Food Crisis Monitor

Last Updated: 17th June 2011

The Food Crisis Monitor is a new product of FSNAU in response to the rapidly evolving food security situation in Somalia. This is the second update and it will be updated periodically to present a snapshot on the recent developments in the main drivers of the food security crisis including; international and local food commodity markets and climate.

Markets (Monitoring Food Access)

  • Prices of locally produced cereals continue to skyrocket since October 2010 in all regions of Somalia, significantly surpassing their 2008 hyperinflation peaks. With the exception of Northwest which had exceptionally good 2010 Gu-Karan harvests, prices of locally produced cereals have almost tripled in some sorghum producing areas (Sorghum Belt) and doubled in most other regions since May 2010. The current price inflation is due to depleting grain stocks in domestic markets, high demand and accelerating retail prices of fuel. Anticipated below normal Gu 2011 cereal harvest due to poor seasonal rains is another contributing factor to escalating cereal price prices. Thus, with an imminent poor seasonal crop production, prices are not expected to slow down in the short-run.
  • Conflict-induced trade and economic disruptions in main distribution markets in South-Central Somalia, increased transport costs due to fuel price increases, poor road accessibility and price transmission from international markets continue to place upward pressure on prices of imported goods in Somalia and, through substitution, on the price of local cereals. This, aggravated by an unprecedented shortfall in seasonal local cereal production and is causing further ripple effects with prices of commercial import commodities showing steady increase. The price of sugar is at an all time high while the prices of vegetable oil, wheat flour, wheat grain and rice vary from region to region, closely trailing and in some regions almost neck to neck with 2008 peaks. Instability in the global supply and demand balance during 2010/11 marketing season for coarse grains (particularly maize), pushed international prices above their 2008 peaks. However, current forecast indicates almost a 4 percent rise in world production of coarse grains in the new 2011/12 season given ideal weather conditions.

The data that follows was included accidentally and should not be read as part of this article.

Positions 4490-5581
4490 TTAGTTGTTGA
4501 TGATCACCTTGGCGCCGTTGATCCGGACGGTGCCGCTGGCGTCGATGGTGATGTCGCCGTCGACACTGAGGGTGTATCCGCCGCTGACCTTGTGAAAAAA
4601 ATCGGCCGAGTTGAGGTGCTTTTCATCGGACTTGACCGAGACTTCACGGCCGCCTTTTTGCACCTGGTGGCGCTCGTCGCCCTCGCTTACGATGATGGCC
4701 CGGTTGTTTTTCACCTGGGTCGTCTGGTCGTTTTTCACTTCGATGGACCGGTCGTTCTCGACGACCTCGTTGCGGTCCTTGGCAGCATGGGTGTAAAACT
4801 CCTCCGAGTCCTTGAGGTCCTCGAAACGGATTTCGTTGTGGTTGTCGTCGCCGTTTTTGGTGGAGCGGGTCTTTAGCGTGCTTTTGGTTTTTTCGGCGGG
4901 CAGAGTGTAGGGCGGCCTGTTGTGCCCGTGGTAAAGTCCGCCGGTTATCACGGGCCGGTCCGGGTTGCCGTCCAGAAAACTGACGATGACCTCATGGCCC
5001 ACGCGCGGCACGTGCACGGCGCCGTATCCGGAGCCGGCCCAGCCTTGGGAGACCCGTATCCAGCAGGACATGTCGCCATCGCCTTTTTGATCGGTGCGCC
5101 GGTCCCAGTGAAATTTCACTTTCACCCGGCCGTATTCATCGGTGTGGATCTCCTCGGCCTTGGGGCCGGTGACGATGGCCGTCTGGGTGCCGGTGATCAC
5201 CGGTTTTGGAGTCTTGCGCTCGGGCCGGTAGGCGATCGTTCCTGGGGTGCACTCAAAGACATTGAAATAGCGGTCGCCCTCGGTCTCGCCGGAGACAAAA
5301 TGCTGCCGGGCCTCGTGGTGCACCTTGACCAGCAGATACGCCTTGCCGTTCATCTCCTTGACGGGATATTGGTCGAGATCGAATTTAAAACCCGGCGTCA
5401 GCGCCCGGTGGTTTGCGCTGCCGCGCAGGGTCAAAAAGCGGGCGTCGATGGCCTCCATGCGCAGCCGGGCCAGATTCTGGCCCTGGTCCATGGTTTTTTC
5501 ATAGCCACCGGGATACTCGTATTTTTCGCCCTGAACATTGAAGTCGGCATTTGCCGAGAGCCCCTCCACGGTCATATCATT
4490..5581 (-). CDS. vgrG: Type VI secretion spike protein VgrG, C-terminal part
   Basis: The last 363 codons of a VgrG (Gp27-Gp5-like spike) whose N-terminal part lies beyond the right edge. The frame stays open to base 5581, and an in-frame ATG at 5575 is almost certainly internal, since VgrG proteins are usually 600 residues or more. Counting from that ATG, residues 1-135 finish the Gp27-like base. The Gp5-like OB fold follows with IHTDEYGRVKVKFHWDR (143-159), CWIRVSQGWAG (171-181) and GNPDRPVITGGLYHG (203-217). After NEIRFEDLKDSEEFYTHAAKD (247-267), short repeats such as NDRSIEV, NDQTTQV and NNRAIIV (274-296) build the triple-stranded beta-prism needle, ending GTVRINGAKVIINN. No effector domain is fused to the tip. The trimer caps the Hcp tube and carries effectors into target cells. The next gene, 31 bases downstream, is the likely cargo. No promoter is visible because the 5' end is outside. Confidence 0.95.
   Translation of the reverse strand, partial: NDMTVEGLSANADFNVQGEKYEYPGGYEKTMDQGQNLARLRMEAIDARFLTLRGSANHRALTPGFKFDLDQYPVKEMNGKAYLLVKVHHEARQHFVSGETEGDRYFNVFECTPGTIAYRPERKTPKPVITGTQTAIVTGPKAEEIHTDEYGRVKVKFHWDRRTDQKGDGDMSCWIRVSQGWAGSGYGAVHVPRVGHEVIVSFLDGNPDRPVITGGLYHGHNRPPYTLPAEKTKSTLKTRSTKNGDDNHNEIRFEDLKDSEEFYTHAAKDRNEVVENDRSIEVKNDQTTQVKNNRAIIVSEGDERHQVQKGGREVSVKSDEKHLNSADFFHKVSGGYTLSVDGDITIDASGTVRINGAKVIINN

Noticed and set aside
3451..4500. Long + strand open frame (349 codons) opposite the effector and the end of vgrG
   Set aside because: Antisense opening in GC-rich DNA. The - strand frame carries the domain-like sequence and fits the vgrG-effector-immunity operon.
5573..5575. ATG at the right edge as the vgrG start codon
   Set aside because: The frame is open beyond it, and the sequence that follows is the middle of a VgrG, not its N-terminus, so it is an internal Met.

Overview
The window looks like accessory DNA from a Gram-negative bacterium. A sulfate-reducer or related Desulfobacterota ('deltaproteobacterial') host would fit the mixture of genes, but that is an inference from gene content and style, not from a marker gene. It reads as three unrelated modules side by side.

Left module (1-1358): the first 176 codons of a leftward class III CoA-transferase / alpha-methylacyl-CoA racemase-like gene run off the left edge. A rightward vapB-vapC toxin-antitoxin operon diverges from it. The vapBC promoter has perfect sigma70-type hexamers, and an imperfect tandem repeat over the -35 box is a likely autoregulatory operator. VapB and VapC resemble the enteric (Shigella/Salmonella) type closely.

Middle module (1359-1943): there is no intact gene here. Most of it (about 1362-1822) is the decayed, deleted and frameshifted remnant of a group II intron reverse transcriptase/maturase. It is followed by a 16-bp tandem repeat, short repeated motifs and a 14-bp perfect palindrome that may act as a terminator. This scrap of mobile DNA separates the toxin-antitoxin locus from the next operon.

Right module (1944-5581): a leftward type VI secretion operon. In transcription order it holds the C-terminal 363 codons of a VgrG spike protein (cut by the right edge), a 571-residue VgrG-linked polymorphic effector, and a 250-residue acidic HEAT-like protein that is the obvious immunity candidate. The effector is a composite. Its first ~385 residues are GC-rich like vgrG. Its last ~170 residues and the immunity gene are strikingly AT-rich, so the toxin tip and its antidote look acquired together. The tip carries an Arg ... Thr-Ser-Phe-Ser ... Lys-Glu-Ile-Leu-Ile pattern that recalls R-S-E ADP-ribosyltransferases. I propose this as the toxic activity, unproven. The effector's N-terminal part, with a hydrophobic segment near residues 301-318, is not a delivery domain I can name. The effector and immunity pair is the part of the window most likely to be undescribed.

• International rice prices remained stable in the first half of 2011 mainly as a result of abundant supplies in major exporting countries, shielding the cereal markets from the influence of soaring coarse grain prices. This price stability is projected  to continue in the short-run due to surplus exportable stocks and continued expansion of world output.
  • If the current situation is sustained, more and more of the rural and urban poor are likely to fall further into crisis, unable to purchase sufficient cereals and other items in order to meet their minimum expenditure food  basket needs.

Climate (Monitoring Food Availability)

Analysis by FEWSNET/USGS indicate that since the last quarter of 2010, most pastoral zones in the Eastern Horn of Africa experienced the worst drought in decades since 1950/51. In addition, the region has experienced two consecutive seasons of significantly below-average rainfall with far reaching socio-economic implications that include failed crop production, significantly high livestock mortality, lack of water, and mass migration among others. This situation coupled with the effects of the global food crisis, is likely to represent the most serious food insecurity situation in the Horn of Africa both in terms of scale and severity.

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